Tuples -- who needs 'em

Martijn Faassen m.faassen at vet.uu.nl
Wed Apr 5 08:05:57 EDT 2000

Bob Alexander <bobalex at home.com> wrote:
> I agree with this, too (noting Lisp as possibly the worst example --
> although a fine language with clear favorable influences on Python). But
> my issue is not about syntax.

> However, too bad about that nasty syntax irregularity that using parens for
> tuples presents  (1,)  (Couldn't resist  ;-)

But tuples are nice in particular for their *syntax*. With tuples, you
can do:

def foo():
    return 1, 2, 3, 4

first, second, third, fourth = foo()

I think this is nice syntax. Without tuples it'd not be as nice. It's not
so much about efficiency. This pattern occurs all over Python.

> Yet the concept of array is pretty fundamental to programming. Arrays are
> usually thought of as mutable. Anyone having trouble with that concept is
> pre-beginner  :-)

Anyone having trouble with the concept of immutable lists must have never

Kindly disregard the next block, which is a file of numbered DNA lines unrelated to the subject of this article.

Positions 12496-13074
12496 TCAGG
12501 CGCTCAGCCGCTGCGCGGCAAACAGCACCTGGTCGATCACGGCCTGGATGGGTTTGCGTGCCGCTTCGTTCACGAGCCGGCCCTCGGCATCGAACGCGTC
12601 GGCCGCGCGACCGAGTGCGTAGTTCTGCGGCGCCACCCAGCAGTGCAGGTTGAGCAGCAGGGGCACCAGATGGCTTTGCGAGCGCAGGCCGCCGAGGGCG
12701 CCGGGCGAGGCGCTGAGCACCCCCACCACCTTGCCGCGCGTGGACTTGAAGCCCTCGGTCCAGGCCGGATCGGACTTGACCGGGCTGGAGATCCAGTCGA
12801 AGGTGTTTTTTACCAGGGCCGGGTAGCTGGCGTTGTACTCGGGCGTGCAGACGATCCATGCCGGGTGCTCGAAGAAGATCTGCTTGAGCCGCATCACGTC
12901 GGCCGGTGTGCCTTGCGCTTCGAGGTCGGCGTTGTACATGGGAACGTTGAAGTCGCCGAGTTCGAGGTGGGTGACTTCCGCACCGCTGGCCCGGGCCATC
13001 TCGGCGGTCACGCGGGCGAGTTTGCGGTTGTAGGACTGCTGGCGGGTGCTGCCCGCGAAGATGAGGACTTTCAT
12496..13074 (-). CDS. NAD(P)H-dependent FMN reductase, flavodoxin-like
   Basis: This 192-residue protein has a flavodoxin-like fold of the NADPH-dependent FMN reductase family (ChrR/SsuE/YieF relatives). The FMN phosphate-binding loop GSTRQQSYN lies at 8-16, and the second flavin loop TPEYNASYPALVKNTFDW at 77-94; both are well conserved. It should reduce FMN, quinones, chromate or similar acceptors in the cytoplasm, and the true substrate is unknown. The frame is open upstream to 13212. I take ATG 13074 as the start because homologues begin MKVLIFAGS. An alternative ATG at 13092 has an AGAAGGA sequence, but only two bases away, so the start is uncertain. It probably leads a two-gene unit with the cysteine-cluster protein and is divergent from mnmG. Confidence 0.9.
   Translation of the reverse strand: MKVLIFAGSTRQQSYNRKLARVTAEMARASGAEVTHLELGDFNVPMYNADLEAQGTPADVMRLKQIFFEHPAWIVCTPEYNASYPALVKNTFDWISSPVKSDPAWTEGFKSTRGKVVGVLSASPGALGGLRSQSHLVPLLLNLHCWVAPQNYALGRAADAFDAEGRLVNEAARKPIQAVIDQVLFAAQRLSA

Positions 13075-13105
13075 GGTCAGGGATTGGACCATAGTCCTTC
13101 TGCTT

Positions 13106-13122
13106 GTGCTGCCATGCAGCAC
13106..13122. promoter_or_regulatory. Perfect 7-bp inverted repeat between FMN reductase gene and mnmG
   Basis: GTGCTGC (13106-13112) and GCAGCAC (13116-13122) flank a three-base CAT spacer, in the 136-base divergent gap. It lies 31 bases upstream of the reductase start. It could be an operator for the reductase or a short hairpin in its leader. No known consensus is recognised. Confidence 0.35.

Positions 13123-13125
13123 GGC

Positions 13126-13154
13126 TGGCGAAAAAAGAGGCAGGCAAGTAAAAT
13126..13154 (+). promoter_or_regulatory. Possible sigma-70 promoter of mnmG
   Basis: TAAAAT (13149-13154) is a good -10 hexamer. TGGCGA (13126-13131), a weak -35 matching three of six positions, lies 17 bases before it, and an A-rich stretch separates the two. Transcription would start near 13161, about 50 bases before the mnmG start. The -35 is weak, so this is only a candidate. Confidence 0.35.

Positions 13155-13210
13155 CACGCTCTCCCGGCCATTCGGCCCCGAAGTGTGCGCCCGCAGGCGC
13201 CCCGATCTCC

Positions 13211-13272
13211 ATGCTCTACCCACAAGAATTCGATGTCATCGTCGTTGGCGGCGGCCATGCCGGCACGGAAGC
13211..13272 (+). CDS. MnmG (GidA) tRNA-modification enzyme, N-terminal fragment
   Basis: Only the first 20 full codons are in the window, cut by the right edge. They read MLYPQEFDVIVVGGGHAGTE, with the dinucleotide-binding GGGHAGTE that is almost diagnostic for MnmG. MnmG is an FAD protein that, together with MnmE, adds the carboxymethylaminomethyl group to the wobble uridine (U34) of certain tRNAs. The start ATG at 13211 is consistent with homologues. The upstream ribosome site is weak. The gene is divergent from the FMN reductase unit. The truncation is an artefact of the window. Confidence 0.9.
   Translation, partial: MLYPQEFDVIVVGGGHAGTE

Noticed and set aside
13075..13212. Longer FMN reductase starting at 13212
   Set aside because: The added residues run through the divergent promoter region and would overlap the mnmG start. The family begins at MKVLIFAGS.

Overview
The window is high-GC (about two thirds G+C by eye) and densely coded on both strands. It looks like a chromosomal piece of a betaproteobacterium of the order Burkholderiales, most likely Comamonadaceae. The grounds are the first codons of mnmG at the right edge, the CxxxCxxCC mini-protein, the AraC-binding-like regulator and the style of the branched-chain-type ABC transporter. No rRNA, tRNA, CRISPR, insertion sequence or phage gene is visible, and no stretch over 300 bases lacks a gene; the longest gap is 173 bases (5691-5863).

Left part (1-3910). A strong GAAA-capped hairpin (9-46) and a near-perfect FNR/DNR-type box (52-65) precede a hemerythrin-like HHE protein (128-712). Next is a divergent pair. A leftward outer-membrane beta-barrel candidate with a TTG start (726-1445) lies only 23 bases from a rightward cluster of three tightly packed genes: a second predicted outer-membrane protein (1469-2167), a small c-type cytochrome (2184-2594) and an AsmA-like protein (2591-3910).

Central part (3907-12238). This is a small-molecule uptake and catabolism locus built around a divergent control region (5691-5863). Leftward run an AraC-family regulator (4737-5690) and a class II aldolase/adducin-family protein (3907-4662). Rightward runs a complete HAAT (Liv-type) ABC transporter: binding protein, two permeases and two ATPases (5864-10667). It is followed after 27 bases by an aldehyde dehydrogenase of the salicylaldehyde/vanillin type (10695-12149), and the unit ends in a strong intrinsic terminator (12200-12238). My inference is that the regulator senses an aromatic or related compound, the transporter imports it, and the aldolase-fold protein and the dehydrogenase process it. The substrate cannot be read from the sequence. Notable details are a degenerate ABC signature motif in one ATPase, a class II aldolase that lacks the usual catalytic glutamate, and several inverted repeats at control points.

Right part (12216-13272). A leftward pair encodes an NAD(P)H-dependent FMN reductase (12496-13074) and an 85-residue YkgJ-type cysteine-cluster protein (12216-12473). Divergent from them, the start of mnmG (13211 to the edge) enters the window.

heard of functional programming?

> I'm sure tuples are not an acciental feature. And my issue comes from
> understanding, not lack of understanding.

Given the above two items, I don't think you understand tuples yet. I
consider tuples to be mostly nice syntax (with one nit, the single element
tuple). You could almost see the immutability semantics being there to
support the syntax, not the other way around. It might be possible to preserve
the nice syntax and still get rid of tuples, if you still allow this:

foo, bar, baz = [1, 2, 3]

But this is less symmetrical, and since lists are mutable, this may go wrong
far more easily.


History of the 20th Century: WW1, WW2, WW3?
No, WWW -- Could we be going in the right direction?

More information about the Python-list mailing list